The three main devices (symbols) in the Hagan blazon are the sea lion, anchor and waves. The three main tinctures (colors) are gules, argent and azure .
The bold red colour on a heraldic shield is known as gules. It has a long history within heraldry, it is known that one of those who besieged the scottish castle of Carlaverock in 1300 was the French knight Euremions de la Brette who had as his arms a simple red shield.1. The word gules is thought to come from the Arabic gule, or “red rose” 2. Later writers associated it with the precious stone ruby and the metal iron 3, perhaps because of the red glow of iron in the heat of the blacksmith’s forge.
Argent is the heraldic metal Silver and is usually shown as very pure white. It is also known more poetically as pearl, moon (or luna) 4. In a sketch or drawing it is represented by plain, unmarked paper 5.
Azure is the heraldic colour blue, usually quite a deep, dark shade of the colour (there is a lighter blue that sometimes occurs, known as celestial azure). If colour printing is not available then it can be represented by closely spaced horizontal lines in a scheme known as “hatching” 6. The word is thought to originate from the Arabic lazura and it represents the colour of the eastern sky. It is also said to be the colour associated by the Catholic Church with the Virgin Mary and hence of particular significance 7.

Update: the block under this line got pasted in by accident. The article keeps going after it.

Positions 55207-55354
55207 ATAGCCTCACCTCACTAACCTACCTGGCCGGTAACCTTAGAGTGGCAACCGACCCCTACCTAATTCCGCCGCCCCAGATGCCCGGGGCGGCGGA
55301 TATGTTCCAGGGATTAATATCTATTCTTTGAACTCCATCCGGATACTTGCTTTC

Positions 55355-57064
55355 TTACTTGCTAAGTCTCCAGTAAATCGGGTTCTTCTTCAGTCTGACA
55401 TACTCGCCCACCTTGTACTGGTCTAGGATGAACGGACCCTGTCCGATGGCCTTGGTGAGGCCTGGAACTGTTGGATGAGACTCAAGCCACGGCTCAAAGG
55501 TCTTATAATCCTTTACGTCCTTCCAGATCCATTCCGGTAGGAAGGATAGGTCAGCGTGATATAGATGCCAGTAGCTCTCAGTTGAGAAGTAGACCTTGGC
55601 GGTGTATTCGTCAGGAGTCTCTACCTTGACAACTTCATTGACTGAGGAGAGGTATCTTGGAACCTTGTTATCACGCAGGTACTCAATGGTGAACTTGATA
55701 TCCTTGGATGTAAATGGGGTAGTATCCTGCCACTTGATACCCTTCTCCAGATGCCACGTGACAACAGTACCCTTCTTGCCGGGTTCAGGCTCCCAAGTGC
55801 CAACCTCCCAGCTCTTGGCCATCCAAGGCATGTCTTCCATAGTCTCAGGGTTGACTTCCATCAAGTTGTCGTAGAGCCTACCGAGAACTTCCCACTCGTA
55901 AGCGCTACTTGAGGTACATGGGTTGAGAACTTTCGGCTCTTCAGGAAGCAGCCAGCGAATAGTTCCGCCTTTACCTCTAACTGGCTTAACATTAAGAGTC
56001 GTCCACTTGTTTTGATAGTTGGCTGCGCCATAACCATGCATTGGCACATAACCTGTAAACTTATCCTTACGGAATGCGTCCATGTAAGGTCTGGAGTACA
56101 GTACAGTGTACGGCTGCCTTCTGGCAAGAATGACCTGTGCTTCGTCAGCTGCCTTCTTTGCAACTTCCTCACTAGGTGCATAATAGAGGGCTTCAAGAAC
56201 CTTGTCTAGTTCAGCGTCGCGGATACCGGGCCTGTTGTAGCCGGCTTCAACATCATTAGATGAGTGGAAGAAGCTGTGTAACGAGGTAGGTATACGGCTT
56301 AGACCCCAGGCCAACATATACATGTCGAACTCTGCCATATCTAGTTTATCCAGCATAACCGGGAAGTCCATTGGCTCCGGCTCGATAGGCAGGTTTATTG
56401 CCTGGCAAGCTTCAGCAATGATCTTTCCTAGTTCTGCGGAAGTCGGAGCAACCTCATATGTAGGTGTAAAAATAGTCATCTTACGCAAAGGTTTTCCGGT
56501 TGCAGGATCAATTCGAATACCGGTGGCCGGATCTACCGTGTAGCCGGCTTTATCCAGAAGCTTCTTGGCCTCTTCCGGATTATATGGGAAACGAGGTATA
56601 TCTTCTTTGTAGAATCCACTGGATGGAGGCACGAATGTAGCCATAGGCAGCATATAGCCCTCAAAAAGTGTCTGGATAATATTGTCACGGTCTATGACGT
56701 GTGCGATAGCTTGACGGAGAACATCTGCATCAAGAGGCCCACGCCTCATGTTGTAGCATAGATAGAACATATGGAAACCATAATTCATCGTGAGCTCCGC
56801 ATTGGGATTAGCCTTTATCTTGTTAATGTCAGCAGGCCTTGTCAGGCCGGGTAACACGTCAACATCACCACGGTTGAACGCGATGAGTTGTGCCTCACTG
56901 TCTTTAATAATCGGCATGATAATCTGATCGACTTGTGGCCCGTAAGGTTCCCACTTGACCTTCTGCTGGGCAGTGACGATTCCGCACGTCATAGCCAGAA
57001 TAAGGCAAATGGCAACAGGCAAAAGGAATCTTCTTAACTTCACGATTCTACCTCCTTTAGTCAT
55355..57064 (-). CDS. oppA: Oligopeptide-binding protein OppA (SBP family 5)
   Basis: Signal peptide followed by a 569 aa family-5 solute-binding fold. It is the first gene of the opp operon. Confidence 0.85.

The sea lion is not the large aquatic creature that we are familiar with today, but a regular heraldic lion with a fish’s tail. 8 (In fact many new mythical creatures were created by heralds by prefixing them with the word “sea” and adding a fishtail!). Its meaning can be taken to be the same as the land-based king of the beasts.
A wide variety of inanimate objects 9 appear in coats of arms, so of them still recognisable today, others now rather obscure. The images used are often simplified and stylised, the anchor is a typical case. For any meaning, we need look no further than a nautical or sea-faring heritage. Indeed, some arms go into great detail of the colours and arrangement of the stock, stem, cables and flutes of the anchor reflecting a detailed knowledge of the form and use of this device. 10.
The decorative edge pattern Wavy, sometimes written as undy is, for obvious reasons, associated with both water and the sea 11. Indeed, a roundel with alternating bars of azure and argent (blue and white) is known by the shorthand term fountain, representing water at the bottom of a well 12.